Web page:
Blue Coconut sources coconut oil from our Pacific Island neighbours. We work closely with communities in several Pacific Islands to ensure a high quality, sustainable coconut oil supply. Our pure coconut oil contains no additives, contaminants or trans-fats and is naturally cholesterol free.
Where does my oil come from?
Many village communities throughout the Pacific from Rabaul in the North to Vanuatu, Samoa and Fiji in the East benefit from your decision to purchase Blue Coconut Oil.
You can see which Pacific Island your oil is from by entering the batch number on your tub in the 'Where I came From' section of our website.
Types of Blue Coconut Oil
Blue Coconut has both a virgin, organic, cold pressed oil and a refined oil (RBD). These terms are difficult to understand if you haven't heard of them before, and there is a lot of confusion around the terminology. We are frequently asked to explain what the difference is between these two common types of coconut oil.
Virgin Coconut Oil
Virgin coconut oil is simply coconut oil that has the full coconut taste. It has not had any processing to remove the flavour.
Within this category there is quite a variation in methods used to extract the oil from the coconuts, which can give you different flavours.
Traditionally, Pacific Islanders tended to use a wet fermentation process to extract oil. This is still popular today in the Islands and allows people to prepare coconut oil at home.
Another common extraction method is dry-roasting and mechanical pressing. This creates a 'toasted coconut' flavour, which is delicious! Low heat is used to dry the coconut flesh, but the extraction of the oil is by 'cold-pressing'.
A more modern method of oil extraction is direct micro- expelling, or DME. This process provides good quality oil and can be done with minimal heat. Unfortunately it requires specialist machinery, which is prohibitively expensive for many communities.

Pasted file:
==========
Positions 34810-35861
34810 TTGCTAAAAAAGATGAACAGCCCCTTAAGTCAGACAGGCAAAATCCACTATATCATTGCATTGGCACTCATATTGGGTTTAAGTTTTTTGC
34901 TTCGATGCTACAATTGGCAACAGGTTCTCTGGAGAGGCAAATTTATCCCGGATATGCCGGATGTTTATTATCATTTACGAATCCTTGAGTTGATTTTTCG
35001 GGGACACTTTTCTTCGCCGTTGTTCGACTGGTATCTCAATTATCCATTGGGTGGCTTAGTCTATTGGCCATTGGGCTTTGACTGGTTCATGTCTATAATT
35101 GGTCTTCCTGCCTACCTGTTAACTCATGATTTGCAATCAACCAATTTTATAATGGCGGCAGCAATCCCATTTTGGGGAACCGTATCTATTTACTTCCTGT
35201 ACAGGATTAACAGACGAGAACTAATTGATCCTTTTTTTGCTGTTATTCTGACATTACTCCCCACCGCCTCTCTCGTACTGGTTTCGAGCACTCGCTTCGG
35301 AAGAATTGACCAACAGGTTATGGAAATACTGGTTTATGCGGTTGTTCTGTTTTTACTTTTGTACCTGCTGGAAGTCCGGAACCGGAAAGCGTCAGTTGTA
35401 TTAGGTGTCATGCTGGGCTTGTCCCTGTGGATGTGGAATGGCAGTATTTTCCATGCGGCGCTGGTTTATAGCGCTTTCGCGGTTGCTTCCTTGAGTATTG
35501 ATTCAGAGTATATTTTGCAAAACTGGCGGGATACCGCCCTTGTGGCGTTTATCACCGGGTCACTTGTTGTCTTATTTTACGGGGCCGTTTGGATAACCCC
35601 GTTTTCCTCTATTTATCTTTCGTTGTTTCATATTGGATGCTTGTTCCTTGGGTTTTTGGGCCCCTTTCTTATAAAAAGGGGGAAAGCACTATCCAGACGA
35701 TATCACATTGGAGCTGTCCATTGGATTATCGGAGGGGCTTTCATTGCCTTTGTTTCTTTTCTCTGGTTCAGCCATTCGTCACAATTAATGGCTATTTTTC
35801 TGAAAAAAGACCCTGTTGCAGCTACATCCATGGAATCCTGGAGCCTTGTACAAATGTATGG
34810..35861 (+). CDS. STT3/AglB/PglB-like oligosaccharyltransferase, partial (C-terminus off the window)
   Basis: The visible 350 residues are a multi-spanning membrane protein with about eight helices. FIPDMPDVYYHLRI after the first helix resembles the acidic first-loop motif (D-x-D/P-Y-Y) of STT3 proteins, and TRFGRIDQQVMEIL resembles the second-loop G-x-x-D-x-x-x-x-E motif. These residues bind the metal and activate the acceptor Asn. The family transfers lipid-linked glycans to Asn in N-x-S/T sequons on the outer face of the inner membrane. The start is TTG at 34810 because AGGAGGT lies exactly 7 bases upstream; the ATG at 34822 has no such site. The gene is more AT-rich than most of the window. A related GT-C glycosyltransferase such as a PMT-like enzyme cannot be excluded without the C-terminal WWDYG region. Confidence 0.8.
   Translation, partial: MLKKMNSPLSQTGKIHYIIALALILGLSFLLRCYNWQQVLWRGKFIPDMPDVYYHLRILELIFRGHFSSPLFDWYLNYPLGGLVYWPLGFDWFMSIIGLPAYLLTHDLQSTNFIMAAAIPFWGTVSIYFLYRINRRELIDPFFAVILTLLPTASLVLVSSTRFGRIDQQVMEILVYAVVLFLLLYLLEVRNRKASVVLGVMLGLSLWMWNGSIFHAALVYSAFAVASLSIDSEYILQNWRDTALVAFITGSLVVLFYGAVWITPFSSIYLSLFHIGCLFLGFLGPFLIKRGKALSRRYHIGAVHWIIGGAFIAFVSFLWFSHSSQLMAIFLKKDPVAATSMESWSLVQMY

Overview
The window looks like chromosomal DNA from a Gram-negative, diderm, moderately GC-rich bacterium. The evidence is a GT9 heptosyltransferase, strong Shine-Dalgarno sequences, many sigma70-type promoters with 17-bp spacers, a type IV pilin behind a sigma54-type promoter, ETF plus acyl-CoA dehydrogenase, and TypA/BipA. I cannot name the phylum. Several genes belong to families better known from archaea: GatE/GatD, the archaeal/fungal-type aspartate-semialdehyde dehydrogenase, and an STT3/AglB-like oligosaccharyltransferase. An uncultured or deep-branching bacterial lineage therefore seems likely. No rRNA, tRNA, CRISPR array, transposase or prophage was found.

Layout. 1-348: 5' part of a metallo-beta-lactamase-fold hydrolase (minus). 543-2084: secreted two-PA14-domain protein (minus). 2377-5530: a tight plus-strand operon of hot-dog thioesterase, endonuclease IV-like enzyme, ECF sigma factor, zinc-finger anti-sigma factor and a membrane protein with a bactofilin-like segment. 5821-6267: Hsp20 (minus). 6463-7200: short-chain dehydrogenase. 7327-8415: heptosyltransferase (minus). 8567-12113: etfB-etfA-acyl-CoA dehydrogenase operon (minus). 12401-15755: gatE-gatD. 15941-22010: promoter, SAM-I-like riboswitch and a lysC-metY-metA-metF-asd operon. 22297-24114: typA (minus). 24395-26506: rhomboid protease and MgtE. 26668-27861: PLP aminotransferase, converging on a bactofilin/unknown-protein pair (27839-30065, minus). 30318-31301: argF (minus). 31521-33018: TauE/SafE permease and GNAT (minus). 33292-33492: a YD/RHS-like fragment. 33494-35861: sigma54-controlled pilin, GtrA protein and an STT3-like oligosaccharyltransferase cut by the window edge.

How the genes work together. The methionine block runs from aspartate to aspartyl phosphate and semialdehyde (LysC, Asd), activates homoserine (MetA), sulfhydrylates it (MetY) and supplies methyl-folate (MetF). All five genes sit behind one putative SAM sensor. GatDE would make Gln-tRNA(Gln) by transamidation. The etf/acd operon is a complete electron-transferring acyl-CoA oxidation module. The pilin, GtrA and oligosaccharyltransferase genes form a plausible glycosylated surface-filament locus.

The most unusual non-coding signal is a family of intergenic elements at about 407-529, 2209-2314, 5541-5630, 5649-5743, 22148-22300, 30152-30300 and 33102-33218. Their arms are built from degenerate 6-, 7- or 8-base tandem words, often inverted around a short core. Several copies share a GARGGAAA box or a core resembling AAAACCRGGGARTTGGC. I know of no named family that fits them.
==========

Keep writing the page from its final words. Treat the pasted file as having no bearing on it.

Things to consider when buying Virgin Coconut Oil
- Unlike the Olive oil industry, the Coconut oil industry does not have any regulations regarding the use of the word 'virgin'. While it is generally considered to mean coconut oil that has not been altered or processed in any way, this is not necessarily so.
- Some virgin coconut oils are not suitable to consume! Because Virgin coconut oil may not have been heated or processed, it may carry pathogens such as mould or bacteria. Coconut shell may also be present. Blue Coconut screens all batches of our virgin coconut oil to ensure they meet strict food safety criteria. We also use very fine filters to catch any tiny shell fragments that might have got through.
- The term 'cold-pressed' means the oil has been extracted using low or no heat. Actually it is legal to use this term if the temperatures during extraction were below 70 degrees celcius, so quite warm! Many websites encourage people to buy only cold-pressed coconut oil, but the physico-chemical properties of coconut oil mean it is one oil that really can cope with a bit of heat (That's why it is so good to use for high heat cooking). Blue Coconut sources only cold-pressed, organic virgin coconut oil, as this is what our customers ask for!